Don’t be fooled, the principle is simple. It’s like an orienteering race. You need a map with instructions to read it, which is the defined standard, in this case for TIFF files. The image file is the path. We know how to read the map, we move forward, each step gives us information and how to go to the next step.
On the example above on the left you have the address, that is to say as a “GPS” position in the file, address which starts at the value 0000. Then the data in the second column, then in the third column this data, translated if possible, into something readable, finally the meaning of the data in fourth. In the second column a dot represents a null or unreadable value for humans. Starting at 0000, the value of the first two bytes (0 and 1) is 49 49 followed by 2a 00. This is an arbitrary value from the TIFF standard which signals to the application that this file is a TIFF. Note that DNG and many other formats like Sony’s ARW come and are identified as TIFF.
The fourth byte gives the address of the start of the metadata structure, i.e. bit 8. Counting from 0 to 8 from the left, we fall on the value 13 in Hexadecimal, (19 in decimal) and indicates the number of fields to consider, that is IFD0 has IFD0-18 visible vertically in column 4.
IFD for “image file directories” is the name of the basic structure of TIFF in which we will find the exif and XMP. IFD0-03 is the Make, it is indicated by the first two bytes 0-1 at the address 002e, which have the value 0f-01 (we must read from right to left or in fact 10F0) We find this value in the list of tag names here https://ExifTool.org/TagNames/EXIF.html. Bytes 2-3 = 02, indicates that the type of value of this tag is alphanumeric (string), byte 4-7 indicates the length is 5, like “SONY.”, Finally Bytes 8-11: If the number of bytes occupied is less than 4, the data is stored directly here. If there are more than 4, the pointer to the actual data is stored here. So here we have the address where the data must be read in the file is 0112, which can be found below 0110 + 2. After reading the 19 IFDs and at the end of the IFD0 block we see “Next IFD” with the address pointer e2 72 which indicates the “GPS” coordinates of the next step. And so on. This is exactly what PhotoLab does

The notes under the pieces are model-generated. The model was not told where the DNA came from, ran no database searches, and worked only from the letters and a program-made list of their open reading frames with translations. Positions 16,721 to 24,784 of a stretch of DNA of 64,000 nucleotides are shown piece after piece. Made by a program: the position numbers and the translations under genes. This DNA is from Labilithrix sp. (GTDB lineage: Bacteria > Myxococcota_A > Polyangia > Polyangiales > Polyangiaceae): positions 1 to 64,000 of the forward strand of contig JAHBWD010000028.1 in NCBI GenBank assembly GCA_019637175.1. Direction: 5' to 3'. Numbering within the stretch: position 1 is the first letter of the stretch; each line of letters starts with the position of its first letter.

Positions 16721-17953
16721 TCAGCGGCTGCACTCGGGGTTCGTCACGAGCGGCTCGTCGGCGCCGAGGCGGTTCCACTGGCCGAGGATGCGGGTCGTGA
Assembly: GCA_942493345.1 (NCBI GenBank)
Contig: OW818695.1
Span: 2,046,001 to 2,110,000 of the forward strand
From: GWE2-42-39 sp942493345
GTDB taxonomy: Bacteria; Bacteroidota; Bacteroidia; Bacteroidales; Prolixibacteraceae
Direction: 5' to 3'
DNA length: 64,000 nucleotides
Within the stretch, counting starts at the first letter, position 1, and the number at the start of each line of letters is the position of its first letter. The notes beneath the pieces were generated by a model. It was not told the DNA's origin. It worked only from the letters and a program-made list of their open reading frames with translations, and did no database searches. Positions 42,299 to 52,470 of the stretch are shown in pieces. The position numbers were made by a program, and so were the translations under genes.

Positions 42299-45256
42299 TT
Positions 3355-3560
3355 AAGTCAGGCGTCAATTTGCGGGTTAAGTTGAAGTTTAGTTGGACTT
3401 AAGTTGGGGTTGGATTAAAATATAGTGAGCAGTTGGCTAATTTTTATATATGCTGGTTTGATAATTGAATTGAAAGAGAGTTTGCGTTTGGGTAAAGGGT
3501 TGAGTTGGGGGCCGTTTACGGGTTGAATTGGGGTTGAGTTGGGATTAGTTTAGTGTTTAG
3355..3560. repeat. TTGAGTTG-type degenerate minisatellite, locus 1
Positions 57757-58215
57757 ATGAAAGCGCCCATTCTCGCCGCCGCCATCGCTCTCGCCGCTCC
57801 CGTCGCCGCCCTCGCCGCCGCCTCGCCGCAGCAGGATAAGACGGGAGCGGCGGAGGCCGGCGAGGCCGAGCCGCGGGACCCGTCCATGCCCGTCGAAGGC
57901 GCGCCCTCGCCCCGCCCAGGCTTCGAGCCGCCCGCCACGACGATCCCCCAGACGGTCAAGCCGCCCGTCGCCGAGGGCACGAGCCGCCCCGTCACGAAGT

On the left, a utility that allows you to trace what Photolab is doing. We see that it reads the image file s7r.dng at address (Offset in computer language) 6116 over a length of 2c00 (in decimal 11264 bytes). On the right a hexadecimal file editor. If we go to address 6116 we find the beginning of the XMP structure
“<? Xpacket begin…”. This syntax can be found in the Adobe XMP SPECIFICATION PART 1, section “7.3.2 XMP Packet wrapper.”
Now that you have understood everything, all you have to do is send your CV to DxO (after finishing your four years of Master in computer science).